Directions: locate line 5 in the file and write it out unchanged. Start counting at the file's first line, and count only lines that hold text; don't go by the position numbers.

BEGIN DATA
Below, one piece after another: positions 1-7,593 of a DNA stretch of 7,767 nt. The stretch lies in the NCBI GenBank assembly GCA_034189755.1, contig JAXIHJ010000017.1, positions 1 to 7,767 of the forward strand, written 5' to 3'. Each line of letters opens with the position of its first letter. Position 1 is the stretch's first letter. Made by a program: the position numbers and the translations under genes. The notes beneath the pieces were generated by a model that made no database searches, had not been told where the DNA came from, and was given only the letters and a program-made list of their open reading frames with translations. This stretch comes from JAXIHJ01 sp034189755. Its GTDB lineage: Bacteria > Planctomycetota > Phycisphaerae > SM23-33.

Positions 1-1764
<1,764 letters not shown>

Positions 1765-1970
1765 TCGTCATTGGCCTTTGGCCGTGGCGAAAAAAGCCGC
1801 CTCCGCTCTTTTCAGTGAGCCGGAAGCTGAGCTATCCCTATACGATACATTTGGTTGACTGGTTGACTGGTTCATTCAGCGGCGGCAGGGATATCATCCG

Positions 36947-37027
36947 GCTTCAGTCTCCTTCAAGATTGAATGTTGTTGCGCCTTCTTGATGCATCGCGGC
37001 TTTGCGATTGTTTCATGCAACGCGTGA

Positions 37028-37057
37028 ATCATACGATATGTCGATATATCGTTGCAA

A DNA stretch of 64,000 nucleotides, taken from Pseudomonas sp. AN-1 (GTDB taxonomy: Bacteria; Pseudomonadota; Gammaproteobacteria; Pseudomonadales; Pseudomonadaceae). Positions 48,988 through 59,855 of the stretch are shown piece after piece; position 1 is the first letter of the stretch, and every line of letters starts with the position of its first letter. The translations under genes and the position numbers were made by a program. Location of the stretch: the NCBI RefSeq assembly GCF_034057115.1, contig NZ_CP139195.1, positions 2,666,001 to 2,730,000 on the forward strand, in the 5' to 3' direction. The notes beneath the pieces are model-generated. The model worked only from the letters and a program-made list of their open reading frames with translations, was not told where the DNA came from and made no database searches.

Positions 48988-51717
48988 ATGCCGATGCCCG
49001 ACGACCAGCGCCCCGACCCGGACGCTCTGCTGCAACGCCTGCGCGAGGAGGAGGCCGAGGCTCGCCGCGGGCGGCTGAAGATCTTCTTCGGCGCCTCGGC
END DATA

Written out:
1765 TCGTCATTGGCCTTTGGCCGTGGCGAAAAAAGCCGC